Browns owners Dee and Jimmy Haslam, who have been widely criticized for trading for Watson, stood by the QB. They said they expect him to learn and grow from the experience. Jimmy said he’s very comfortable with Watson being on Cleveland’s roster.
“Absolutely,” he said. “100%”
Dee Haslam was pressed on whether she believed Watson is innocent.
“We respect his opinion. I do think in counseling, Deshaun will grow to learn a lot more about himself,” she said.
On Aug. 1, Watson was initially suspended six games by Robinson, a former federal judge jointly appointed by the league and union to act as an independent disciplinary officer. As part of her ruling, she called his behavior “egregious” and “predatory.”
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Watson wouldn’t comment directly on Robinson’s assertions.
“I know who I am,” he said. “I know what type of person I am. I know the character of the person I was raised to be and I have always been. That is the biggest thing for me is continue to show who Deshaun Watson really is, and the people that meet me and that are around me, they will figure out who I really am.”
Believing the suspension was too light, the league appealed and pushed Watson’s case back to Goodell, who had handled all player discipline in the past. The league previously pushed for an indefinite suspension and hefty fine.
At the owners’ meetings this month, Goodell said the league’s pursuit of a yearlong ban was warranted following its investigation and Robinson’s findings.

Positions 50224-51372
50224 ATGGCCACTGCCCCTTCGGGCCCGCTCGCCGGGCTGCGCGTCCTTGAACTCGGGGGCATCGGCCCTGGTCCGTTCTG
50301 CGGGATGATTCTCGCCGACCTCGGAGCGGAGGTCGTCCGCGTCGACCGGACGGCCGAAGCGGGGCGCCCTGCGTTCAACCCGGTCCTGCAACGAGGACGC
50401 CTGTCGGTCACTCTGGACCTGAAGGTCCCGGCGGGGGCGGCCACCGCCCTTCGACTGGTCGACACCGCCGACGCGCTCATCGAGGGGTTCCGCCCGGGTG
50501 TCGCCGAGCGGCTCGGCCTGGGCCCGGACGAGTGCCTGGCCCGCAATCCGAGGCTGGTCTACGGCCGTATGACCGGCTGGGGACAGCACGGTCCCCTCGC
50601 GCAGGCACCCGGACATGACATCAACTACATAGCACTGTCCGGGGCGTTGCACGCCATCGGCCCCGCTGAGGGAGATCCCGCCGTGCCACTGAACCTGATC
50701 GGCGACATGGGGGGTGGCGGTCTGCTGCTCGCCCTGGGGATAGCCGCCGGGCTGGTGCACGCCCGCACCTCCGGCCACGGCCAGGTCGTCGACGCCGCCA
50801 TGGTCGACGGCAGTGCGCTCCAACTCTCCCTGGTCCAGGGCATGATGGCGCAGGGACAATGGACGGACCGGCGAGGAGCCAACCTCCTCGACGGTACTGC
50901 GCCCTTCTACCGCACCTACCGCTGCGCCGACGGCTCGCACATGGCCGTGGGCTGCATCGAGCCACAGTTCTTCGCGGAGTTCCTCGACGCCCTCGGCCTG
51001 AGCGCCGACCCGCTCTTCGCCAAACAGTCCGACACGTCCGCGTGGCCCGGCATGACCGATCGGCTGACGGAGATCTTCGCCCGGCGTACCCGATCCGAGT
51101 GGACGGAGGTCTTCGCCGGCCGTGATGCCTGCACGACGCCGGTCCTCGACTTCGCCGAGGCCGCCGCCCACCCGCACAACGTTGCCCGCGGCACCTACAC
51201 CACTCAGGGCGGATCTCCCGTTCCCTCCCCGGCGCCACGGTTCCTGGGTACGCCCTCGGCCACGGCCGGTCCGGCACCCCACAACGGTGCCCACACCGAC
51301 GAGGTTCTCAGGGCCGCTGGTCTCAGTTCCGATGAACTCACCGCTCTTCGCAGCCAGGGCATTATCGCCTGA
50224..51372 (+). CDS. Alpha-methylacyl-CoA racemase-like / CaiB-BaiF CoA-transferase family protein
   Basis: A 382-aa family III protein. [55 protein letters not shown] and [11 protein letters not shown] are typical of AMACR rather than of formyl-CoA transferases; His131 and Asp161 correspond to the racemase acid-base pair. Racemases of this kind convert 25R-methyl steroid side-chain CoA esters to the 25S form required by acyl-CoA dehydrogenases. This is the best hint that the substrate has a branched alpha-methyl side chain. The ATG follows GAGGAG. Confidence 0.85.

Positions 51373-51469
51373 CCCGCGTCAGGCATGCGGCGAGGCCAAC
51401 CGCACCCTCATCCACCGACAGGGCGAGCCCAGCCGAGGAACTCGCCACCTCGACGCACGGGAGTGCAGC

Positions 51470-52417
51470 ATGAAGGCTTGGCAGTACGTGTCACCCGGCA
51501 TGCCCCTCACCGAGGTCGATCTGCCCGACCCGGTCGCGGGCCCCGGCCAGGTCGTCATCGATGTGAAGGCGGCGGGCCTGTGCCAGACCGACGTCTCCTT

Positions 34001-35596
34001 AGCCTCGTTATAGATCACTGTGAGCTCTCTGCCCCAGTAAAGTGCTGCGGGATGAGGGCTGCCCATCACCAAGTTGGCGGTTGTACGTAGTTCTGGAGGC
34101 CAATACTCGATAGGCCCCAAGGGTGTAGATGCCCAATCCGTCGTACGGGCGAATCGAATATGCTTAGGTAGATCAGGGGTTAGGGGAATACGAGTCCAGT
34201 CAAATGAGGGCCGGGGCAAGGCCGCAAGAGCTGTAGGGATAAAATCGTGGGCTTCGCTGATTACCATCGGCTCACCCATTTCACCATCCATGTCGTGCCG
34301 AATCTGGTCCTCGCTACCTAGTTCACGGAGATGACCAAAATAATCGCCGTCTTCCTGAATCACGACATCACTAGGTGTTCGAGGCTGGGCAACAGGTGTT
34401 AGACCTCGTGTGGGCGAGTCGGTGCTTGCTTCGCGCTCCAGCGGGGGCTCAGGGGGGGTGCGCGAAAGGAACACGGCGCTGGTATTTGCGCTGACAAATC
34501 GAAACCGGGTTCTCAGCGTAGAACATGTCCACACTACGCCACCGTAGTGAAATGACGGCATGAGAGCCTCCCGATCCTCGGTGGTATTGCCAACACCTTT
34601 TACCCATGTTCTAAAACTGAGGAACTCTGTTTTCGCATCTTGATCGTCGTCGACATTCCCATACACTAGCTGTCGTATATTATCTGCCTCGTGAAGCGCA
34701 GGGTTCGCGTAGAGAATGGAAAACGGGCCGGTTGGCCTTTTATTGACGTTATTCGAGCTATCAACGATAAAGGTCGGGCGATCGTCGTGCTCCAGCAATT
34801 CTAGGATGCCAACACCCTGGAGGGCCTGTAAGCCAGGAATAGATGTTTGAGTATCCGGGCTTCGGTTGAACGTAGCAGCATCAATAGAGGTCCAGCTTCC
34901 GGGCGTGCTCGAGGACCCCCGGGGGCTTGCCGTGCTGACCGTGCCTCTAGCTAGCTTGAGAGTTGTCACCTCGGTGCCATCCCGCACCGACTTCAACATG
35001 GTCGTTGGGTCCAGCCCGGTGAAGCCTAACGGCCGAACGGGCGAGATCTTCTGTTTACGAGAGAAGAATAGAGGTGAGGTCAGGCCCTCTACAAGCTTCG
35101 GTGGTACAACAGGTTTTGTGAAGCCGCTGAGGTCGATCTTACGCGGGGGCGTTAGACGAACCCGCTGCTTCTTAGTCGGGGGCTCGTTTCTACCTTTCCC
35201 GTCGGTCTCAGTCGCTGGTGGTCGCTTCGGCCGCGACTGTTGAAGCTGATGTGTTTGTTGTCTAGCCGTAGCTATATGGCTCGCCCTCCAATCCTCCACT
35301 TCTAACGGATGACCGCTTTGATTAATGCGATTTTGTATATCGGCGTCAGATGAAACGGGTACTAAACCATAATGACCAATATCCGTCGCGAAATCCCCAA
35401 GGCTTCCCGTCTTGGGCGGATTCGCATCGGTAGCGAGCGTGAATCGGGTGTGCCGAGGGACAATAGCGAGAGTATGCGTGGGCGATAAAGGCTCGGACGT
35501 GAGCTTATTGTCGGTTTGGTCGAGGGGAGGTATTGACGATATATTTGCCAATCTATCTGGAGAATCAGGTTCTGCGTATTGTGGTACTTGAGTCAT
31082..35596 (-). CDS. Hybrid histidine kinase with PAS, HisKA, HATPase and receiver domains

“She reinforced the evidence,” Goodell said. “There were multiple violations that were egregious, and it was predatory behavior.”
In her conclusion, Robinson cited Watson’s lack of remorse as a factor in her decision.
Watson was asked what was he apologizing for if he’s innocent. “For everyone that was affected by this situation,” he said. “There were a lot of people that were triggered.”
Watson was accused of being sexually inappropriate with the women from March 2020 to March 2021. In the civil lawsuits filed in Texas, the women accused him of exposing himself, touching them with his penis, or kissing them against their will. One woman alleged Watson forced her to perform oral sex.
Two separate grand juries in Texas declined to indict Watson, who also settled 23 of the 24 lawsuits.
For now, the suspension ends months of speculation about whether Watson would play in 2022 for the Browns, who outbid several other teams and traded three first-round draft picks to the Texans.
The Browns believe Watson could make them a Super Bowl contender. Without him, they could struggle to simply contend in the AFC North against defending conference champion Cincinnati along with Baltimore and Pittsburgh.
All along, the Browns’ plan was to turn their offense over to veteran Jacoby Brissett, who has made 37 career starts. But it’s now possible Cleveland will explore other options at quarterback.
The suspension also means Watson will be idle longer. One of pro football’s elite QBs, he sat out last season in Houston after demanding a trade and before the sexual allegations surfaced.
The Associated Press contributed to this article